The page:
A Quick Guide to Some Ecumenical Concepts

Posted on Posted in Theology

We must have our hearts and souls in the right place to engage in ecumenism, but that’s not quite enough. We must also devote the best of our minds to this work. Ecumenism requires careful biblical exegesis, probing historical investigations, philosophical clarity about our terms and definitions, and theological precision. There is a good reason bilateral dialogues always take place in teams—lots of people, with specialties in many different areas, are needed to keep the balance and make sure all important points, including the range within each denominational family, receive due attention. In addition to this specialized work, Christians not directly involved in the dialogues are needed to study the results, reflect on them, and build on them.

To that end, ecumenists have developed certain concepts that help them accomplish their tasks. These concepts give a framework for how to go about their dialogues and understand the various churches better; they also help to identify the difficult areas and map out the way toward a new future together. Since these terms have a habit of coming up quite often in ecumenical circles, it’s good to have some basic familiarity with them. All of them serve to help Christians to discern what is and what is not church-dividing. Identifying that line between unity and separation is essential to moving the churches to a new relationship with each other that better reflects God’s will.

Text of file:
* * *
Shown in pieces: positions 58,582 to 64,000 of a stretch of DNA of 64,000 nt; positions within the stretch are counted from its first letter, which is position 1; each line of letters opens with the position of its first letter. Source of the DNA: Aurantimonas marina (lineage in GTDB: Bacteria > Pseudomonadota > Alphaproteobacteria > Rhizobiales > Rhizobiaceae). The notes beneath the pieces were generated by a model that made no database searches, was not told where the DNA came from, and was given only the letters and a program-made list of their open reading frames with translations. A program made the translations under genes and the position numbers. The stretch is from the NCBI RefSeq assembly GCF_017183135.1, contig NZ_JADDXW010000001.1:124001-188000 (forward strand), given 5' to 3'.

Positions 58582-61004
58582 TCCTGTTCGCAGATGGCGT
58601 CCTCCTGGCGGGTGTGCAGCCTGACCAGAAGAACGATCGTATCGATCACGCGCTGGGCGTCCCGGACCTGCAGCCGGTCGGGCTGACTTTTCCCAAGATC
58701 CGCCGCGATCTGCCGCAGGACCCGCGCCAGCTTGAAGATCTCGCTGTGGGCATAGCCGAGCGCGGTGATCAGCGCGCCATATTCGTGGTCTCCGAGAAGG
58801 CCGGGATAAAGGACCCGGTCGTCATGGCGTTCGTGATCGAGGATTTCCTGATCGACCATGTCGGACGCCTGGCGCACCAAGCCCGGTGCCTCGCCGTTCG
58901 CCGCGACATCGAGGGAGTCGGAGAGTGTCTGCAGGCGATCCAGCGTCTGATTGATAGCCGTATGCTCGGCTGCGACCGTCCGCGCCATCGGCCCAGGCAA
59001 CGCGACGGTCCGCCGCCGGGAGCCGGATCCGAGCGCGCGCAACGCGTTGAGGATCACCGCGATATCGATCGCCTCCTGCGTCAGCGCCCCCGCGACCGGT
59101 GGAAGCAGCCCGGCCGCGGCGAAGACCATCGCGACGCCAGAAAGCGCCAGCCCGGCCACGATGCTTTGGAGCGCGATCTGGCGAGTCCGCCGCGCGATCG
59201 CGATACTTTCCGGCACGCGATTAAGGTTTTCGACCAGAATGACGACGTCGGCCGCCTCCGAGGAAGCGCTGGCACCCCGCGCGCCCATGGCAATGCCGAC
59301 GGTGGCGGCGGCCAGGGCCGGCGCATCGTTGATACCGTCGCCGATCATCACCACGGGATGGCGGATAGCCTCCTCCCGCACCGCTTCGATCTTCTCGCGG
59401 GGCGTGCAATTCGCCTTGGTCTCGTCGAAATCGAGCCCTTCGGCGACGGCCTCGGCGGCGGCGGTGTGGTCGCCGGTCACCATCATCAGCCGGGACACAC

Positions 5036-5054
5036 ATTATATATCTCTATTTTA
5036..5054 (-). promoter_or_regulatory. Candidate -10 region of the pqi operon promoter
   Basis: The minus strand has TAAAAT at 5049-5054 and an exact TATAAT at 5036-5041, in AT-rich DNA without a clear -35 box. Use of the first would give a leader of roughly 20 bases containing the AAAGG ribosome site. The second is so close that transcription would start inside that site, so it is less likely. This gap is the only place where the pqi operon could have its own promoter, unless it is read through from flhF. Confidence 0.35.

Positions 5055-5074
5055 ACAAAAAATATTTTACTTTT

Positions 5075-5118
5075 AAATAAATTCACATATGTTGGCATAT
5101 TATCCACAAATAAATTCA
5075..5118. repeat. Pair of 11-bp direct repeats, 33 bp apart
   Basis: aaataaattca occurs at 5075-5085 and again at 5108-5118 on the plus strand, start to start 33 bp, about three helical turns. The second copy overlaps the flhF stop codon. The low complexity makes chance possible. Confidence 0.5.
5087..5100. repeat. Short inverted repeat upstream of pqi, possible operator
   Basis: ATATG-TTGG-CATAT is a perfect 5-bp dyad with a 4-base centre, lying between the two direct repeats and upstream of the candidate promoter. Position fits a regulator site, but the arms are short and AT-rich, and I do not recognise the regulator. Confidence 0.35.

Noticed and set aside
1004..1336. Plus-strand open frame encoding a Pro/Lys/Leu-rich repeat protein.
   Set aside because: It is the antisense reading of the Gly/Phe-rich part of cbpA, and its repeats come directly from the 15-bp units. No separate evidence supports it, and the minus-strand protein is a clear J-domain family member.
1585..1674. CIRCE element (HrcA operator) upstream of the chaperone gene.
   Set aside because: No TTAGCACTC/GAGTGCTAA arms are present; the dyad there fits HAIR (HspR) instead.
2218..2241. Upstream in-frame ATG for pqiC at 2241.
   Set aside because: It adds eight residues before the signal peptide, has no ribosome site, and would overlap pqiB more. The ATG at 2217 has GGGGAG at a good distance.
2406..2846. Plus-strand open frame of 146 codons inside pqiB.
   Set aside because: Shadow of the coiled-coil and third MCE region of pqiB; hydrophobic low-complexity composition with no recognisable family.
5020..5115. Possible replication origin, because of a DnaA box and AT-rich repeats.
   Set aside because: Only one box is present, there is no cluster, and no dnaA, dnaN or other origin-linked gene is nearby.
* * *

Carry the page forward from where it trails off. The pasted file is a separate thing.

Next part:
The first thing to figure out in a dialogue is who exactly the partner is. In ecumenical dialogue, we’re talking to other Christians. That’s pretty straightforward, though not quite as straightforward as you might think. This is because different churches make different kinds of claims about themselves, and that itself is one of the differences that must be worked out in ecumenism.

For instance, the Orthodox regard themselves as being nothing other than the church of the apostles two thousand years later, in perfect and unbroken continuity; in addition, they don’t believe any other churches qualify under this description. Roman Catholics believe that the church that they confess in the Creed “subsists” in the Catholic Church (Lumen Gentium §9). “Elements” of the true church may exist outside the Catholic fold, though never with the same completeness or perfection as inside the Catholic Church (Unitatis Redintegratio §3). Various smaller Protestant churches also claim to be the one true church; many of them think that the true church more or less vanished from the early Middle Ages until the Reformation or even afterward. Most Anglican, Lutheran, and mainline Protestant churches do not consider themselves to be the only true church, but certainly a true church, and they reject other churches’ claims for exclusivity even if they don’t make such a claim for themselves.

None of this should come as a surprise; if it weren’t the case, we’d have no need for ecumenism at all! But what it does imply for our dialogues is that every church has to respect the other church’s self-description, even if it doesn’t agree with that description. Each church is allowed to say what it thinks about itself without being immediately criticized. For some churches, this will mean associating with communities that don’t qualify as churches, in their view. For others, this will mean associating with churches that claim far too much, in their view. But it is a necessary exercise in respect that leads us forward.

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